|Owner||Government of Malta|
|Built by||Order of Saint John|
It was built by the Order of Saint John in 1715-1716 as one of a series of coastal fortifications around the Maltese Islands, and it was originally called Salina Right Redoubt.
Two warehouses were grafted on the redoubt in the second half of the 18th century so as to store salt from nearby salt pans.
It was eventually renamed after Grand Master Francisco Ximenes de Texada, whose coat of arms can be seen on one of the warehouses.
The redoubt and warehouses have been recently restored.
Salina Right Redoubt was built between 1715 and 1716 as part of the Order of Saint John's first building program of coastal fortifications.
It was one of two redoubts defending Salina Bay.
The redoubt on the other side of the bay, known as Perellos Redoubt, was demolished after World War II.
The redoubt was unique in Malta, as it was the only one which consisted of just a polygonal enclosure with a high parapet wall designed to protect infantrymen.
It did not have a blockhouse, which was a feature found in most other redoubts in the Maltese islands.
Since it was a small work, it only cost 316 scudi, 9 tari, 10 grani and 2 piccoli to build, which was less than one third the cost of an average redoubt.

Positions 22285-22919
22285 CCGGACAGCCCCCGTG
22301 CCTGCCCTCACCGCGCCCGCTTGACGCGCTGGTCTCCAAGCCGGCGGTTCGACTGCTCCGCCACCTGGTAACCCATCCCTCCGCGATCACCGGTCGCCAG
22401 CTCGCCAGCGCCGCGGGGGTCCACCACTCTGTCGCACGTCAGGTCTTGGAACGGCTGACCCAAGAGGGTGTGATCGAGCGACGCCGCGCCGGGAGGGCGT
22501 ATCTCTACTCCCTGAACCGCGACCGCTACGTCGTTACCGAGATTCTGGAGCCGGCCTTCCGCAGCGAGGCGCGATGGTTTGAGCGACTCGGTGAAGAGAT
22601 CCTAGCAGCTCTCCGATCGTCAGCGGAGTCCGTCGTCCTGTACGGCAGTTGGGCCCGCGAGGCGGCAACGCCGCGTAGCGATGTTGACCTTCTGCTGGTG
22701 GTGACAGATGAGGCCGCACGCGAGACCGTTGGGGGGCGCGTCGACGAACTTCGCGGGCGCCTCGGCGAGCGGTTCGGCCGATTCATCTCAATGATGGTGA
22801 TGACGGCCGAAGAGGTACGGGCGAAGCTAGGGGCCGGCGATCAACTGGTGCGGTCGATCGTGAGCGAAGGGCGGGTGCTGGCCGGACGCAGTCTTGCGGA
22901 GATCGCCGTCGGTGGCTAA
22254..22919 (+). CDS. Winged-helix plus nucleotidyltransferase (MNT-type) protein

After 1741, two fougasses were built, one within the redoubt and another just outside its wall.
One of the fougasses still survives today, and it is among the best preserved ones to be found in Malta.
In about 1750, a large building was grafted onto the redoubt.
A second warehouse was built in the 1770s, during the reign of Grand Master Francisco Ximenes de Texada.
The new warehouse had a large escutcheon with Ximenes' coat of arms above the doorway, and the redoubt became known as the Ximenes Redoubt.
The redoubt did not have any armament, equipment or munitions in 1785.
The redoubt as well as the nearby salt pans were restored between 2011 and 2013.
In 2013, the redoubt was vandalized when graffiti were sprayed on one of its walls.
This has since been removed.
Credits to the contents of this page go to the authors of the corresponding Wikipedia page: en.wikipedia.org/wiki/Ximenes Redoubt.